Worried That Your Horse May Become Lame Due to Ringbone? One of These Treatments May Help
Thanks to a variety of effective treatment options that ease pain and improve mobility, lameness isn't the only possible outcome if your horse has ringbone. As with so many conditions, it's much easier to treat ringbone when your horse first shows signs of the condition.
What Is Ringbone?
Ringbone is a type of arthritis that affects the coffin or pastern bones in the hoof. The coffin (pedal) bone is at the bottom of the hoof, with the short and long pastern bones above it. Ringbone occurs when extra bone grows around one of these bones due to inflammation or injury. The extra bone may form a complete circle, or "ring," around the hoof in an attempt to protect the joint.
In addition to injuries, ringbone can be caused by years of wear and tear, bone cysts, or improper development of the bones in the hoof. Low ringbone affects the coffin/short pastern bone joint, while high ringbone causes problems in the joint between the short and long pastern bone. As a result of ringbone, the cartilage that cushions the ends of the bones can become damaged or the ligaments that support the joints may become unstable. Symptoms of ringbone include pain and lameness that may come and go at first, swelling, tenderness, and a gait change.
Treatments for Ringbone
If your horse is diagnosed with ringbone, your equine veterinarian may recommend one or more of these treatments:
- Anti-Inflammatory Medications. It's not easy to see your horse in pain. Luckily, anti-inflammatory creams and oral medications offer an effective pain relief solution. In addition to decreasing pain that makes walking, trotting, and galloping uncomfortable, these drugs reduce inflammation and swelling in the joints.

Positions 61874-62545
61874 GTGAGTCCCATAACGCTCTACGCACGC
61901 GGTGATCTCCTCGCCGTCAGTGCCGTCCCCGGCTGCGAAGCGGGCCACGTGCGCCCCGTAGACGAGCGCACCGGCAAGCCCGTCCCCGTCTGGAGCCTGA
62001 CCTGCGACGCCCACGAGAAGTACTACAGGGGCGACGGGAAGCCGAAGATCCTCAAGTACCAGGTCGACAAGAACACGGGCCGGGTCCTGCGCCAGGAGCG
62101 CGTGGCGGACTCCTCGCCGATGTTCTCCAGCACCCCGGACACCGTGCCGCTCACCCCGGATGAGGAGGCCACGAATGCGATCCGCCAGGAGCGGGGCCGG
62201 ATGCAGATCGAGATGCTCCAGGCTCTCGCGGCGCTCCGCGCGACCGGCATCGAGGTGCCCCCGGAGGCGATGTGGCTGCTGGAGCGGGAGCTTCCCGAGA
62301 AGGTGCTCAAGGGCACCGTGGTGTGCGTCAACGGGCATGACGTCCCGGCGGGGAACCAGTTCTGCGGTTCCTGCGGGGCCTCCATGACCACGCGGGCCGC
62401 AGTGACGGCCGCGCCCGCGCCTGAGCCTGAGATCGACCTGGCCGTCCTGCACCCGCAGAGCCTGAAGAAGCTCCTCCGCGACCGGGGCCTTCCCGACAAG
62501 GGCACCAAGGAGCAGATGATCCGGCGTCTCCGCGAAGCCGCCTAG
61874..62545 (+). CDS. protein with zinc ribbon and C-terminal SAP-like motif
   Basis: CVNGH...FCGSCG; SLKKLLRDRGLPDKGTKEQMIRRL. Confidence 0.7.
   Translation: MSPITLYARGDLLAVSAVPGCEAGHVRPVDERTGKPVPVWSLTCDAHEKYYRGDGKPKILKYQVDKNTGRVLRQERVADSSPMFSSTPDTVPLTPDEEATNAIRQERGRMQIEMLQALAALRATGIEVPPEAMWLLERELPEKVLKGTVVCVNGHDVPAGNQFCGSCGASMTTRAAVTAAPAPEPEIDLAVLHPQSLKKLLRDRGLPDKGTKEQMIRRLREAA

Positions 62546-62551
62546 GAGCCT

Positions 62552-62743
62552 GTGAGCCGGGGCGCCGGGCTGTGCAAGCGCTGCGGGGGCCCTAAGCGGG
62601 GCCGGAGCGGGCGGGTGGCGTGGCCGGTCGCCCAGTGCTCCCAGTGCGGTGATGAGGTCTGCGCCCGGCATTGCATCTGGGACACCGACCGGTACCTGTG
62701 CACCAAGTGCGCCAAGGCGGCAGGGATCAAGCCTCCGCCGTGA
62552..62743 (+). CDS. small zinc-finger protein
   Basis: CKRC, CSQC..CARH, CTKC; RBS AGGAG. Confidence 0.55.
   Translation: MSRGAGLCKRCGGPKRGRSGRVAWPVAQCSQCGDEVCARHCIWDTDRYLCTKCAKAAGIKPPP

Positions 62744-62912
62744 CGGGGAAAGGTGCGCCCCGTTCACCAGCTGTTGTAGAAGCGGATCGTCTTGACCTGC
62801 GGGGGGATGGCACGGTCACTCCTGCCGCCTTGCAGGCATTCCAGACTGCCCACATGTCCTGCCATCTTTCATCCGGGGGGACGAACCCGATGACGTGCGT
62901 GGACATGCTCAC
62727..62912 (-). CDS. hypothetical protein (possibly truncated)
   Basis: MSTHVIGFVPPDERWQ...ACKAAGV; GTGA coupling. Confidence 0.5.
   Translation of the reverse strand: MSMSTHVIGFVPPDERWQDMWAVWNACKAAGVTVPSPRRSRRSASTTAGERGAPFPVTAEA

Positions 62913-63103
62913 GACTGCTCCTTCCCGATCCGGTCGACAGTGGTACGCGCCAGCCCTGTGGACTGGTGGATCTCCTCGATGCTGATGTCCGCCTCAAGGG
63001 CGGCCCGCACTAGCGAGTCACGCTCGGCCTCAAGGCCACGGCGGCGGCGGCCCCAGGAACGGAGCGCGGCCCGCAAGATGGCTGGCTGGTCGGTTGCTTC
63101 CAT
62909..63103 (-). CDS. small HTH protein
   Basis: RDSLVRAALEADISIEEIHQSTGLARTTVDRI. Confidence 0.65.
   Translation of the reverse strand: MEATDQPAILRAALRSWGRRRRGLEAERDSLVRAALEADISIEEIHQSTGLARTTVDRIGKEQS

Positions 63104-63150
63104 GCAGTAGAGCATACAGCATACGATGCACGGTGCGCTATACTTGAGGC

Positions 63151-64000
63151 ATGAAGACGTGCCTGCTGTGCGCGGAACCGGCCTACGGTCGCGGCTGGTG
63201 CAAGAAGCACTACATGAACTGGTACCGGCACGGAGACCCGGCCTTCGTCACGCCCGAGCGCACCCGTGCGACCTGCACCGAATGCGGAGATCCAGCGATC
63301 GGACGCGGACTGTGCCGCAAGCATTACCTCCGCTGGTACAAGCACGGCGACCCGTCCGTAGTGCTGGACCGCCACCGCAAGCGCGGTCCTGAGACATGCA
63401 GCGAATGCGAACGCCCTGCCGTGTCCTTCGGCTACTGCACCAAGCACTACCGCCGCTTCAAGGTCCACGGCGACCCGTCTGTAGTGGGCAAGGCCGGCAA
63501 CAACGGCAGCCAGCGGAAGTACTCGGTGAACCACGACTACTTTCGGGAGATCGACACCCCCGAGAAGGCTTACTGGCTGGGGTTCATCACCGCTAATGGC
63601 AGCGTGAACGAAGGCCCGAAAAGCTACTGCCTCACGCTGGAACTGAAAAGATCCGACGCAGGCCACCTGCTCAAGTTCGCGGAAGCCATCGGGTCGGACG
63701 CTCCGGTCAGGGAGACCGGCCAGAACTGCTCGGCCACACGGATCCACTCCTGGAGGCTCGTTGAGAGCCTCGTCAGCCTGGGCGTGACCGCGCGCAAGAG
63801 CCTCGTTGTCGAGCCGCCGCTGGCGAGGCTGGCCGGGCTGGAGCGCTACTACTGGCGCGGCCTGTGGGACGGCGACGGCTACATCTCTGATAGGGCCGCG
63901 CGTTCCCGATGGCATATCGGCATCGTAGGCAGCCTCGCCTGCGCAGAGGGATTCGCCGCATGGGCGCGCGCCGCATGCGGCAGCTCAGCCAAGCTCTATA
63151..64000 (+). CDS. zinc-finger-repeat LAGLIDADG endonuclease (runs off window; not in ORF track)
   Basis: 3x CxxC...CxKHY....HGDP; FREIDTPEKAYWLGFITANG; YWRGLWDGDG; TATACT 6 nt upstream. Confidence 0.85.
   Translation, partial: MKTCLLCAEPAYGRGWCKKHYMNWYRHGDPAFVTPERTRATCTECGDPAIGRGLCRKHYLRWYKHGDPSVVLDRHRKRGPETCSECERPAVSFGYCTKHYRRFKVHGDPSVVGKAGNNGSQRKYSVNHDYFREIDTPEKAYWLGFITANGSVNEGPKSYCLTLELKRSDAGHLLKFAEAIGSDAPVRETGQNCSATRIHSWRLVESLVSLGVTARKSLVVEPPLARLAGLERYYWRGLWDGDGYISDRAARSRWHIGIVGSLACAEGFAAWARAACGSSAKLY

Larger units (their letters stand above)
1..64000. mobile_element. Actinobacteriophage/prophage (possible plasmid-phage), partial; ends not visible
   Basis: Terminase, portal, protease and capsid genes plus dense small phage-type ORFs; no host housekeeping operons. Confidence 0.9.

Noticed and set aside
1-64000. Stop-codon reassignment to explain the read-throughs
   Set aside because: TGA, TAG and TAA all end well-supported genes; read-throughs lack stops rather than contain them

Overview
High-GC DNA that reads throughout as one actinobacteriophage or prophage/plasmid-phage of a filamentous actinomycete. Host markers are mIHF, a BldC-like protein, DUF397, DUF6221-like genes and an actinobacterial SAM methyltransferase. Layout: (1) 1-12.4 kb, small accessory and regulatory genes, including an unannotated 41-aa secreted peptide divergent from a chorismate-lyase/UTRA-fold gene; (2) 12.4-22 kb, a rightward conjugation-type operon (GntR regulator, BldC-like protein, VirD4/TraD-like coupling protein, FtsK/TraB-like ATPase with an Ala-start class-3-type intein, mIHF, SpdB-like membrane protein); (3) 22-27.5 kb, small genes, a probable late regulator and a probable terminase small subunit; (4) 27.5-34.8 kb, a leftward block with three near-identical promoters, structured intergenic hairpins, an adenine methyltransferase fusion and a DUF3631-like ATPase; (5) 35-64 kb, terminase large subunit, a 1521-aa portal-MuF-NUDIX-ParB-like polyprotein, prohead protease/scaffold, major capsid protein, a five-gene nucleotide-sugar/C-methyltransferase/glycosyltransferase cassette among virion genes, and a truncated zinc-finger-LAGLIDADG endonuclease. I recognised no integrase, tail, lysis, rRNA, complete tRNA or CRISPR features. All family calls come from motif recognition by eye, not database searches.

- Supplements. Glucosamine and chondroitin sulfate, the same supplements recommended for people who have arthritis, may also be helpful for your horse. These and other neutraceuticals, such as hyaluronic acid, Omega-3, and unsaponifiables, are available in feed supplements. The supplements relieve both pain and inflammation while promoting cartilage growth. According to Equus Magazine, offering these supplements could even reduce your horse's risk of developing ringbone if it doesn't already have it.
- Bone-Building Medications. Tildren and Osphos, medications that slow or stop bones deterioration, could be helpful for your horse's joints.
- Injections. Injecting corticosteroids or hyaluronic acid directly into your horse's joints not only eases pain and inflammation, but offers protective benefits for the joints. Your equine veterinarian may also recommend injecting polysulfated glycosaminoglycan (PSGAG) to protect the joints and cartilage and increase the amount of fluid surrounding the joint.
- Biologics. The ideal treatment for your horse could come from its own blood. Platelet-rich plasma (PRP) therapy involves drawing a small amount of blood from your horse, then spinning it in a centrifuge to separate the platelets from the plasma. Once the blood is separated, the platelets are injected into the arthritic joint. Platelets spur healing and are used to treat joint injuries and conditions in both horses and humans. Interleukin-1 reception antagonist protein (IRAP), another type of biologic treatment, could also help repair your horse's joint.
- Fusion. If other treatments haven't relieved your horse's pain, fusion may be the best option. During this surgical procedure, the two bones in a joint are permanently connected with plates and screws. As the joint heals, the two bones become one. When the joints no longer rub together, pain disappears. After fusion, your horse may even be able to return to long trail rides or other vigorous activities.
Thanks to the innovative treatments available today, there's no need for a horse to suffer due to ringbone. If you think your horse may have this painful condition, get in touch with us to schedule an appointment with our equine veterinarian.
Equus: How to Cope with Ringbone, 9/30/2021
The Horse: Equine Ringbone: Process, Progress, and Prognosis, 12/15/2019